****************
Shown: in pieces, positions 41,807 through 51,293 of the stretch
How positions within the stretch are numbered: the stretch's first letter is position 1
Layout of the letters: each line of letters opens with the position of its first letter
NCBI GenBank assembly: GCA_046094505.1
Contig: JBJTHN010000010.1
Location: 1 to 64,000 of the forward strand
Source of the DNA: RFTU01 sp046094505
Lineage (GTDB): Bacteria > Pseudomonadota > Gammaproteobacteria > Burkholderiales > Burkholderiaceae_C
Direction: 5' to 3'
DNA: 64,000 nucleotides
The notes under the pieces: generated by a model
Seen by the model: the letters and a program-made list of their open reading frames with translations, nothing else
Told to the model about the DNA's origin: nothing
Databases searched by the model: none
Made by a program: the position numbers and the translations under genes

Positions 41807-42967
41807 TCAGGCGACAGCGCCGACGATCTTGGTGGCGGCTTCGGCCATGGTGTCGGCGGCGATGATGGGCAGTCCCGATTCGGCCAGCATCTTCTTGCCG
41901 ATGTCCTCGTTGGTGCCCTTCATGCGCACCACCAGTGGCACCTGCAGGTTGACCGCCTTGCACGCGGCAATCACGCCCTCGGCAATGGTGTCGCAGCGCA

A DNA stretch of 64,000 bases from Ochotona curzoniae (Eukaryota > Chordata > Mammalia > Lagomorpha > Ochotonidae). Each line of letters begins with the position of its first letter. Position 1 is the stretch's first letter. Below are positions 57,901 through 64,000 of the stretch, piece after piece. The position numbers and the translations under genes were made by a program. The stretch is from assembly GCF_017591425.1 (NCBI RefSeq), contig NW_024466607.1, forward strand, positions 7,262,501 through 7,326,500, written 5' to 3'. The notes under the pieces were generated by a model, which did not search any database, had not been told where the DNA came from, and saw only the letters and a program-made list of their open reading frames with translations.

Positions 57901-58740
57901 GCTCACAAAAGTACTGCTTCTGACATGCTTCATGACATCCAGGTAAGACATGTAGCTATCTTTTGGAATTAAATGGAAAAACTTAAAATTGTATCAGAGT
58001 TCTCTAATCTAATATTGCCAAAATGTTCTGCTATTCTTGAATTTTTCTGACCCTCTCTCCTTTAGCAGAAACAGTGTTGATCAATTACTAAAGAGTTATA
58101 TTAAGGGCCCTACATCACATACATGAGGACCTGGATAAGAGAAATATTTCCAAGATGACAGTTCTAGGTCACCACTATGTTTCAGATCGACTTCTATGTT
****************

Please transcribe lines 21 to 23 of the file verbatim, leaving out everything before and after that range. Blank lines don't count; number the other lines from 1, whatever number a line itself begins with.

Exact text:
57901 GCTCACAAAAGTACTGCTTCTGACATGCTTCATGACATCCAGGTAAGACATGTAGCTATCTTTTGGAATTAAATGGAAAAACTTAAAATTGTATCAGAGT
58001 TCTCTAATCTAATATTGCCAAAATGTTCTGCTATTCTTGAATTTTTCTGACCCTCTCTCCTTTAGCAGAAACAGTGTTGATCAATTACTAAAGAGTTATA
58101 TTAAGGGCCCTACATCACATACATGAGGACCTGGATAAGAGAAATATTTCCAAGATGACAGTTCTAGGTCACCACTATGTTTCAGATCGACTTCTATGTT